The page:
The post was basically my views on developers who are genuinely interested in the work that they do and the ones that are more of the clock-in/clock-out coders that just “do the job”. There were tons of comments that both agreed and disagreed…and several that basically told me I needed to get a life or must not have kids (I have both, thankyouverymuch).
- Process Oriented versus Product Driven:
This post was actually a quote from an interesting book on architecture and some of the things the author had learned during his time in school. This particular nugget of wisdom shows the difference between letting your work drive you and, instead, learning how to drive and shape what you do into something even better.
- How long is too long (for unit test names)?:
This fun little post was a log of some tweets after I asked “how long is too long for a method name in a unit test”? It’s common to see things like “testValueIsValidInternalUrl” or “testUserCanExecuteTransaction” kinds of names so I wondered what other people’s experience with it was. One interesting point that came up was the use of “testdox” to translate out the name into something more readable.
These were just the most popular ones added in 2011…there’s a few others that were popular but were posted previously (like pdo+oracle and php+mq).
Hope your holidays were/are good and here’s to another great year of blogging and PHP community!
UPDATE: Besides Cal, other PHP community members are getting into the spirit – Matthew Turland, Joe Devon, Bradley Holt
I’ll admit it – I love to geek out as much as the next guy at the latest features of the PHP frameworks out there. I read the articles and tutorials every day about something awesome some framework can do (that maybe another can’t) and wish I had a place to apply it. I even find myself trying to think of new little projects so I can say I work with the latest tech. It’s an easy trap to fall into. I came to a realization earlier about frameworks, though – it’s less about the new hotness that the frameworks offer and more about what you do with them that matters.
Tech is great, don’t get me wrong – I love digging into some good code and getting my hands dirty. I love being close to the action and watching my work evolve with each reload. It’s easy to get lost in line after line of curly braces and colons and not look at the bigger picture, though. Remember as you’re doing your development – pick the right tool for the job and don’t be pulled in by the latest and greatest “just because”. Remember that the future of this language we love isn’t in the tech, but it’s in what you do with it.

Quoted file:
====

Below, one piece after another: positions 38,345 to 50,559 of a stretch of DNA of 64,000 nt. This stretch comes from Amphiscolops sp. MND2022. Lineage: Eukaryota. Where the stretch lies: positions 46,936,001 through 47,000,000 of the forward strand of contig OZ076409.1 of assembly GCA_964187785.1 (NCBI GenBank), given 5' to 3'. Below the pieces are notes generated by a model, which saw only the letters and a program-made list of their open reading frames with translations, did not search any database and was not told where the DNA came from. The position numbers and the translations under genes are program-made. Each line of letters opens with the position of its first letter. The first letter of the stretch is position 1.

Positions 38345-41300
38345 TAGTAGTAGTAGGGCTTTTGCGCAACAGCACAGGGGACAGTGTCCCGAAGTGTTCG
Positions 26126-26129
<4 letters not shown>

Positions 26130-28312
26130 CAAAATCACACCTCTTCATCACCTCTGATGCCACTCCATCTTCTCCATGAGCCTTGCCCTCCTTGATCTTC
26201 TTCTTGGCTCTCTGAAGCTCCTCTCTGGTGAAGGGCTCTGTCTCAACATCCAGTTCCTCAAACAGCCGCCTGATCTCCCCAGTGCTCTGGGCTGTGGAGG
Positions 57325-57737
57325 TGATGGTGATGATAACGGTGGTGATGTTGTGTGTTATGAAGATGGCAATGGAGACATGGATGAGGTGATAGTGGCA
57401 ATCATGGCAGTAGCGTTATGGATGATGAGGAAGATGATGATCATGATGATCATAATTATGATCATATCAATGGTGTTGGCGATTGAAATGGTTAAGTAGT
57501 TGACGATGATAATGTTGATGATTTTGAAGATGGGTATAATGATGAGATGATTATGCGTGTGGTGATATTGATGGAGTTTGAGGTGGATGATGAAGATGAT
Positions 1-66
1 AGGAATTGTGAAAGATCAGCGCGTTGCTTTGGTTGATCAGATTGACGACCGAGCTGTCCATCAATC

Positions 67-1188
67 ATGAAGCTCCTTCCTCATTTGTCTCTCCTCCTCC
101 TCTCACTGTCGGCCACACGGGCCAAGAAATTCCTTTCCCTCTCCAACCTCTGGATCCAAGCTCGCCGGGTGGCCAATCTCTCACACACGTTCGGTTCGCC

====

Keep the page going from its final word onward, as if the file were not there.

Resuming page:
If you haven’t gotten to check them out yet, be sure you listen to the webcasts from EngineYard about the future of PHP. So far they’ve covered a few of the more popular frameworks and where they’re headed, but I have it on good authority that upcoming episodes will be talking less about the “what powers it” and more about the “why it’s there” kind of topics.
I recently set up a new Twitter account that shares links to some of the smaller stories I come across in my news reading for PHPDeveloper.org called @phpquickfix. I recently had started playing with Gimme Bar more and wondered how easy it’d be to set it up as a backend repository for some links. Thanks to some hints from other blog posts, it was super easy to set up a “one click syndication” system that combines Gimme Bar, Twitterfeed and a little bit of PHP.
Here’s how it’s set up:
- I have an account for the PHP Quick Fix over on Gimme Bar here. I use their Chrome extension (and sometimes the bookmarklet) to grab the pages that I want to add.
- There’s a little PHP script I put together that does a few things – first, if the cached json from the Gimme Bar feed is out of date, it grabs it and wgets the latest from their API. Then it parses this json and outputs it as a simple RSS feed. You can see the result here.
- Finally, we add Twitterfeed into the mix – it pulls from the RSS feed and posts it to Twitter automatically.
The end result is a system where I can click “Gimme the Page” to my public collection and let the services do the rest. There’s no automation in the link selection – it’s all chosen with my own “human aggregation system”. I think it’s a pretty simple solution to the problem – plus it has the added benefit of making a good collection of hand-picked PHP resources for anyone to pull from.
UPDATE: You can also directly access the PHP Quick Fix posts over on it’s feed: http://phpquickfix.me/feed.